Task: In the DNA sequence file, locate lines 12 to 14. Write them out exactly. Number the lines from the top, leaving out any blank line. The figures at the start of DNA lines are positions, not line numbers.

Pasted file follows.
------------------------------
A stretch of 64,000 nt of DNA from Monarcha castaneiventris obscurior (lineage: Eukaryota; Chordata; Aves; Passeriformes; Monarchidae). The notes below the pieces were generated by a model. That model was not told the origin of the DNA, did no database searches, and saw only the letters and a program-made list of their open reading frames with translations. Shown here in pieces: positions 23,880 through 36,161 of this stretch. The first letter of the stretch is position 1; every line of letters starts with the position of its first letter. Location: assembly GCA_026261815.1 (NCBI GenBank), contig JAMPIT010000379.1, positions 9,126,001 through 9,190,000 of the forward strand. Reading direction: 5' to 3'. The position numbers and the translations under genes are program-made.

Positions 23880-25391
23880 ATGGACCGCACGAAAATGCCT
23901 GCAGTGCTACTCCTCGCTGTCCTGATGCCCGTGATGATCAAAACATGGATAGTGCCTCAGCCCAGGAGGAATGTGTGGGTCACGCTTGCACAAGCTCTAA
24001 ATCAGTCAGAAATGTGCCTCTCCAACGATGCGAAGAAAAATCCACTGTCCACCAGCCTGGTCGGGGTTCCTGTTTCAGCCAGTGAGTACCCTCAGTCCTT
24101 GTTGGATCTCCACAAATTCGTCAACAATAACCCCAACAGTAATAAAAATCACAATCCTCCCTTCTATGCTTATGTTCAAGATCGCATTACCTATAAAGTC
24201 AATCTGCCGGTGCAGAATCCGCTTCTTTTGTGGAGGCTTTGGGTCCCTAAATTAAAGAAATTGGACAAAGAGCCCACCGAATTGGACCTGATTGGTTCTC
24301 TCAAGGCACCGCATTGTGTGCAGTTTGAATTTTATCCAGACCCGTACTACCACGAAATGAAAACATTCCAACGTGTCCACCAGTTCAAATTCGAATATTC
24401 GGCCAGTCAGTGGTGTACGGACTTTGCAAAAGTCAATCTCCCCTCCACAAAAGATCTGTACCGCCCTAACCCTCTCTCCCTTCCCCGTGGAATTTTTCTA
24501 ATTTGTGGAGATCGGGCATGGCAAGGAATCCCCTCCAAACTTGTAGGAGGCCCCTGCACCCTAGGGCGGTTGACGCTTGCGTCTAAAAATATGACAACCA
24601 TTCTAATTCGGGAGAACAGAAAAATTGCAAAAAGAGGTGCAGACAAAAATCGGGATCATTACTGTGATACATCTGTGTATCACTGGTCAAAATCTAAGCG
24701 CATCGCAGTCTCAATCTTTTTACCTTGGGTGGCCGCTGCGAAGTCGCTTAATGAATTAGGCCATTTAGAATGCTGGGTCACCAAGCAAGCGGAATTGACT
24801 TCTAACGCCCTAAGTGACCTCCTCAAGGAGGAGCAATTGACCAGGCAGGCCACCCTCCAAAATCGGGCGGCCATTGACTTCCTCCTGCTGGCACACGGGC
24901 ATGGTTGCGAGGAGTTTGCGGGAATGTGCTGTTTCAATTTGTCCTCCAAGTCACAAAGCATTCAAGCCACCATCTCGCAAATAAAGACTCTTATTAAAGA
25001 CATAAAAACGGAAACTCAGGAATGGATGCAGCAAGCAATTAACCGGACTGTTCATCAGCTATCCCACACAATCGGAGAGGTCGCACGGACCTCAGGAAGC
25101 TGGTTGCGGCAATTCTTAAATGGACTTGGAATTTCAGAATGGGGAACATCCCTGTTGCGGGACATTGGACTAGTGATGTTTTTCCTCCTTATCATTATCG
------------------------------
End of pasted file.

24701 CATCGCAGTCTCAATCTTTTTACCTTGGGTGGCCGCTGCGAAGTCGCTTAATGAATTAGGCCATTTAGAATGCTGGGTCACCAAGCAAGCGGAATTGACT
24801 TCTAACGCCCTAAGTGACCTCCTCAAGGAGGAGCAATTGACCAGGCAGGCCACCCTCCAAAATCGGGCGGCCATTGACTTCCTCCTGCTGGCACACGGGC
24901 ATGGTTGCGAGGAGTTTGCGGGAATGTGCTGTTTCAATTTGTCCTCCAAGTCACAAAGCATTCAAGCCACCATCTCGCAAATAAAGACTCTTATTAAAGA